The songs were created over quite a stretch of time, so I can’t really say there was a concept related to the structure of the album. For example, the oldest track is definitely “Waves“, dating back to 2009 or so. I am generally a very lazy and non-productive person, hence I need more time to produce something cohesive.
When I first heard the second track from the album, Hibiki, I thought I could hear some gamelan playing and that Jonáš Gruska might’ve had something to do with it. However, I then realized it is probably some processed bells. The track has a minimalist sound pulse and points to your “zero gravity sound” approach. Who or what would you say has had a greater impact on the way you’ve come to shape your sound?
Basically, I like repetition and take great pleasure in the old 80s sound such as Tangerine Dream, which had quite an impact especially on this particular track. I have also been heavily influenced by the more recent projects trying to recreate the hazy druggy 80s atmosphere such as Sand Circles or VHS Head, although I don’t really intend to sound similar to them.
In White Rooms is dedicated to Kedilek Fais, aka Cadillac Face. I first came across his work quite by chance a couple of years ago and was struck by how brutal, exhilarating, honest and fragile it sounded. The recent and excellent compilation Noizy Days, thoughtfully put together and remastered by Duro Durcek, provided a good occasion to revisit his back catalogue. The music of Cadillac Face still resonates with me, and while rough around the edges, it is also humorous and genuine in a way that is rare to find. What is your memory of him?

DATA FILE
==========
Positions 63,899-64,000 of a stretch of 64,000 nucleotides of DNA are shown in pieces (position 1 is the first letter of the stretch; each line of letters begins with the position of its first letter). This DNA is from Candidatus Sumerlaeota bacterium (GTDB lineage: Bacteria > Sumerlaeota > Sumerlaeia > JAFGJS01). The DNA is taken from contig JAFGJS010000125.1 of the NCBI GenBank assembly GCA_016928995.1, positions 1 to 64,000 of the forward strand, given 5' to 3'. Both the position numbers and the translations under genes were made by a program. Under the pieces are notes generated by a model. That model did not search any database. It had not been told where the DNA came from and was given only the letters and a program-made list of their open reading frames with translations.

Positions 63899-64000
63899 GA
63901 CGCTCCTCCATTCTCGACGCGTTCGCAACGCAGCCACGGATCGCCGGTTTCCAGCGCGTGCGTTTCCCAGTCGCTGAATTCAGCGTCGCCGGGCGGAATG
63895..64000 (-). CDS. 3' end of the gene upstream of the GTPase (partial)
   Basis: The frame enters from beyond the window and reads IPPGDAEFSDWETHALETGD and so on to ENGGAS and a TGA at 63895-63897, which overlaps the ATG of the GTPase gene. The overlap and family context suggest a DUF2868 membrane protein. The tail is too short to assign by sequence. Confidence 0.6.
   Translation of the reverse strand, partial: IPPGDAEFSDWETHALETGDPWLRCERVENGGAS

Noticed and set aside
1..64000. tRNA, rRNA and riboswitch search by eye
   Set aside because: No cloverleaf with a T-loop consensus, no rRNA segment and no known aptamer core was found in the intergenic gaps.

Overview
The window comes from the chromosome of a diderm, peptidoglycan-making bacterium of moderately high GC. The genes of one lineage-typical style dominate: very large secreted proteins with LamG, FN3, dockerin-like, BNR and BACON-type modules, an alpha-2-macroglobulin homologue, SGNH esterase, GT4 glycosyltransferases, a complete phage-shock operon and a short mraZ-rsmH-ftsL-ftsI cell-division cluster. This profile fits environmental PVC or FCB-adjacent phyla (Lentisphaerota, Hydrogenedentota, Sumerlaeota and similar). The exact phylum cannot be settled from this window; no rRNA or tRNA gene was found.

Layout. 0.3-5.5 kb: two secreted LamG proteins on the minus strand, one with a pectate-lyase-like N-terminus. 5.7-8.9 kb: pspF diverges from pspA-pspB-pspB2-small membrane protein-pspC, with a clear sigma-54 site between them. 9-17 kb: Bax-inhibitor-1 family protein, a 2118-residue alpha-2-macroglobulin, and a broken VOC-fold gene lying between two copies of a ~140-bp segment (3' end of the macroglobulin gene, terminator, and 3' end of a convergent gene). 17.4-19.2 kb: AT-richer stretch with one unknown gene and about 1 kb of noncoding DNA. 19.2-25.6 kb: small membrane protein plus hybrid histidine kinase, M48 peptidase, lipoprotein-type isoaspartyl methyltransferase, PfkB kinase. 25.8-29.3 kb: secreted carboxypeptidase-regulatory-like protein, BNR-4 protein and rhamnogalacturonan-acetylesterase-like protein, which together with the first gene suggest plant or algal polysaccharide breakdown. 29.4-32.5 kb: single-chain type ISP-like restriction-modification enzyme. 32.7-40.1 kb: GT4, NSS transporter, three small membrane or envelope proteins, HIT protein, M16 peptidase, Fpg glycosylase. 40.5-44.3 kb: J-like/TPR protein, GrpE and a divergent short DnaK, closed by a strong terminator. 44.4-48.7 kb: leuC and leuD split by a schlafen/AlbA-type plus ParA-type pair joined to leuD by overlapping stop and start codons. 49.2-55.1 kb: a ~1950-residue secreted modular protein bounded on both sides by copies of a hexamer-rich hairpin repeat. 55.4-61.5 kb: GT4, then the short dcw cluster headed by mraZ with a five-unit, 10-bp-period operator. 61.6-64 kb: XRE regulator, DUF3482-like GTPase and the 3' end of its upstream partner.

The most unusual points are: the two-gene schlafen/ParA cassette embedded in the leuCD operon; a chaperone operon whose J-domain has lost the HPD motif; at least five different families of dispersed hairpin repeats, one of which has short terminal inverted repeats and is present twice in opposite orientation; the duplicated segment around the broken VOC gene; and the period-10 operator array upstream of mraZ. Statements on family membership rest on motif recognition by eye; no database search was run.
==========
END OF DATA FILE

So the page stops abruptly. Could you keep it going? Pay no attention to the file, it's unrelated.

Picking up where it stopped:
Kedilek was a dear friend of mine. We started being friends before the big boom of social networking and forged our friendship by listening to the same bands, trading CDs, going out for beers and endlessly talking about music. He was a very shy and reclusive personality, yet a guy with warm heart and a great talent for music. It’s a terrible tragedy that he passed away the way he did.
What are you currently working on and when is your new album coming out?
I have been working on a split LP recently and as far as I’m concerned, it should be out towards the end of this year. It will definitely be a pleasure for me to release some music on vinyl.
Playing live seems to be a large part of what you do. How do you approach a live set, and how much room for manoeuvre do you leave for improvisation?
Yes, playing live is an integral part of Casi Cada Minuto. Most of my tracks are being created in the way that I prepare myself for gigs and suddenly I come up with some good ideas that I save for later. As for the ratio between improvisation and and pre-prepared stuff, it’s about 70%/30% in favor of pre-prepared tunes. It was especially hard for me to improvise in the times when I played from computer, as I don’t really consider myself a computer person. Nowadays I tend to get back to live performances based on HW Instruments, which leaves more space for live manipulation of sound.
There seems to be quite a vibrant electronic / ambient scene in Slovakia, not exclusively centered in Bratislava, with people like Jonas Gruska, Avoided, and Dead Janitor. What is the actual situation on the ground in terms of festival, venues, labels and what do you think could be done to raise the profile of Slovak experimental music?
I’m extremely happy for the current state of electronic music scene in Slovakia. There are many people who commit themselves to creating music, though I think we could use a bit more media support so that more people would be coming to the gigs organised around here. Sometimes I get the impressions it’s just friends and friends‘ friends.